Millions of people around the world took part in Friday's climate strike, and estimates of total crowd sizes are still rolling in — some as high as 4 million.
From New Delhi to Antarctica, protesters marched to draw attention to the climate crisis ahead of the United Nations Climate Action Summit, which kicks off Monday.
In New York City, where schools excused the city's 1.1 million students from class to participate, Mayor Bill de Blasio put preliminary crowd estimates at 60,000. Organizers, however, have pegged that number at closer to 250,000, making it the largest protest that day.
Local officials and protest organizers offered varying crowd size estimates. According to organizers, some of the other largest demonstrations took place in Berlin (270,000), London (100,000) and across Australia (about 100,000 protesting in Melbourne, organizers say).
Greta Thunberg, the noted 16-year-old Swedish environmental activist who sparked the global movement, joined the strike in New York City. She and other organizers have estimated the worldwide crowd size at 4 million.
"Around the world today about 4 million people have been striking," Thunberg said. "This is the biggest climate strike ever in history and we all should be so proud of ourselves because we have done this together."
She's likely right — preliminary estimates suggest that Friday's strike was the largest climate protest in history.
More than 1.4 million people worldwide took part in the first global climate strike this past March, organizers estimated. Some 100,000 young people participated in the U.S. The second global strike in May likely witnessed even greater participation, organizers said.
Putting a number on turnout can be tricky, but researchers with the Crowd Funding Consortium are giving it a shot. Harvard Professor Erica Chenoweth and University of Connecticut Professor Jeremy Pressman are leading a collaborative effort to document crowd size estimates in the U.S. and worldwide.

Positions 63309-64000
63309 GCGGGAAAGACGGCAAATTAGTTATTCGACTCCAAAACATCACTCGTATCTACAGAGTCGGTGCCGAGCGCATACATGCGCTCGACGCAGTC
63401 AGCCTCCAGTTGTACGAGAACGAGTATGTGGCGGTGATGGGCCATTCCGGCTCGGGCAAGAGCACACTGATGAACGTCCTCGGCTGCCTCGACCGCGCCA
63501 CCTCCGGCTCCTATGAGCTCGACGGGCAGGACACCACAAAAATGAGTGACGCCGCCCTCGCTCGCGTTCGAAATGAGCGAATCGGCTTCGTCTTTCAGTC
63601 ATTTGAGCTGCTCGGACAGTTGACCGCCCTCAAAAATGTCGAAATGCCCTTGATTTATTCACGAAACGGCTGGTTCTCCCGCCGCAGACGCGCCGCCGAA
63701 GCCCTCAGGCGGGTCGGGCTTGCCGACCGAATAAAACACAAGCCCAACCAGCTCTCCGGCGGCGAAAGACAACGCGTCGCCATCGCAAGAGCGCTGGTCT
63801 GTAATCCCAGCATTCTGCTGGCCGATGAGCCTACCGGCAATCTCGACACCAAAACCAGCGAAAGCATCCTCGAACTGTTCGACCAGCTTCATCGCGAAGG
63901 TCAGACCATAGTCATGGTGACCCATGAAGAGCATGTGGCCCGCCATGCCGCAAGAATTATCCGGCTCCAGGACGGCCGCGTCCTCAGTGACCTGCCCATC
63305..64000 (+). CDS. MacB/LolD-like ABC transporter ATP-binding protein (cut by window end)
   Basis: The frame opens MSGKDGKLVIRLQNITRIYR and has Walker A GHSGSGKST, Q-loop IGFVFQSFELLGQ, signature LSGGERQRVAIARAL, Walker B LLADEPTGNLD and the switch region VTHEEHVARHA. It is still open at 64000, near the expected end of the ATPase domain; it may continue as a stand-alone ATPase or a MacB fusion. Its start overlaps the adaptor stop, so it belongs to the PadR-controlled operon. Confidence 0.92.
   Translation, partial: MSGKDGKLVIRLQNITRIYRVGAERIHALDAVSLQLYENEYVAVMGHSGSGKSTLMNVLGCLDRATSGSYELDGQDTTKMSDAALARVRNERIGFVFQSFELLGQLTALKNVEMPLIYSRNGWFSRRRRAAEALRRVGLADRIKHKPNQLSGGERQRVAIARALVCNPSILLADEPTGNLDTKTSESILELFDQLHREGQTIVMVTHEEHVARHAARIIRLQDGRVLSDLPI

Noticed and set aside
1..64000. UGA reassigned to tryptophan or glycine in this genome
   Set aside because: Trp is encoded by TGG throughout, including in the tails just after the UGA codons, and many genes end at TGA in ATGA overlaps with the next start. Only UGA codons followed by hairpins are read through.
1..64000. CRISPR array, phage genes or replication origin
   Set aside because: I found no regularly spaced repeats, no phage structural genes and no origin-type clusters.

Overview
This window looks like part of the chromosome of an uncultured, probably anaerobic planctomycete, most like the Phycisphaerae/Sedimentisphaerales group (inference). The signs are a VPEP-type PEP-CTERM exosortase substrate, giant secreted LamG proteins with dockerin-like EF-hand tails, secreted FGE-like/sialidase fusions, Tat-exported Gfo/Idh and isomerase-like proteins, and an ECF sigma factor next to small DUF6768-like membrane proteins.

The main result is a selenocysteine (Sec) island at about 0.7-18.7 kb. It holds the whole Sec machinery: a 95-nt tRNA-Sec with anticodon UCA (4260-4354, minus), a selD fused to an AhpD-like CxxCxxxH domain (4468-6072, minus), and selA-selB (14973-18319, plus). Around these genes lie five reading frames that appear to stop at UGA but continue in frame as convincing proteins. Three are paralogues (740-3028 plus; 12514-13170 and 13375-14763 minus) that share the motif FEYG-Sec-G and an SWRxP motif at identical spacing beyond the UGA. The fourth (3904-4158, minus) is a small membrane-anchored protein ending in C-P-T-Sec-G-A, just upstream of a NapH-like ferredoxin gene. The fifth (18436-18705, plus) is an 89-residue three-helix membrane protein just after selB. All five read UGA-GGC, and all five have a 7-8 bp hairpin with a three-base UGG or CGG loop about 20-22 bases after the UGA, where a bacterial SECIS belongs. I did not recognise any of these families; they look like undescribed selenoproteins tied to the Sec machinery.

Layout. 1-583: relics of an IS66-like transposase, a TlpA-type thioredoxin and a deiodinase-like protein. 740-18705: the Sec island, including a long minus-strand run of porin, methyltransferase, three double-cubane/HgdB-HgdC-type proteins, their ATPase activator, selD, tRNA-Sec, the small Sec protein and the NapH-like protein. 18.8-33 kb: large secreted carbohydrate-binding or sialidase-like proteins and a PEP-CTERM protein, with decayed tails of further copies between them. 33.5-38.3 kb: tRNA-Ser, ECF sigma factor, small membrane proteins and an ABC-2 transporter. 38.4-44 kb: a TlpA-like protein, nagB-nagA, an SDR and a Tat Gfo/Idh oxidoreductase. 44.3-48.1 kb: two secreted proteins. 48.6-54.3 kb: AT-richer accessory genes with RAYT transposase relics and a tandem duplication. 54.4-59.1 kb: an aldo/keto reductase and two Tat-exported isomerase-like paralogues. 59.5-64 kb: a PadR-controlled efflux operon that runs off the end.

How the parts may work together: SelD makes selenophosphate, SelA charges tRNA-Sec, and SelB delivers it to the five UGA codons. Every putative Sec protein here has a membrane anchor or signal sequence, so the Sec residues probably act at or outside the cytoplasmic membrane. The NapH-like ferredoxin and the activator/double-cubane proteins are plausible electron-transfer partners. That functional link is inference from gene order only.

Back in 2017, after the first Women's March, Chenoweth and Pressman launched the consortium to make crowd estimates available to academics and the public. You can see the breakdown of their estimates laid out in spreadsheets here.
"We collect data on as many U.S. protests going on as possible. We consult social media, traditional media, and, for large protests, the maps and listings publicly provided by organizers," Pressman told USA TODAY.
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The group pegged its "best guess" at total crowd size for the Women's March at more than 4 million in the U.S. alone, placing it among the largest protests in world history.
Others include the nearly 4 million people across France who marched in solidarity against terrorism following the 2015 Charlie Hebdo attack, and the 2003 worldwide protests against the war in Iraq, when somewhere between 10 and 15 million people protested, according to various estimates.
Pressman said the number of locations participating in Friday's climate strike made it difficult to put a number on crowd size, but that data was still being compiled.
A second worldwide walkout called Earth Strike is planned Sept. 27, on the anniversary of "Silent Spring," the book that kick-started the environmentalist movement.
Follow Grace Hauck on Twitter @grace_hauck.
This article originally appeared on USA TODAY: Global climate strike: Crowd size estimates vary, could hit 4 million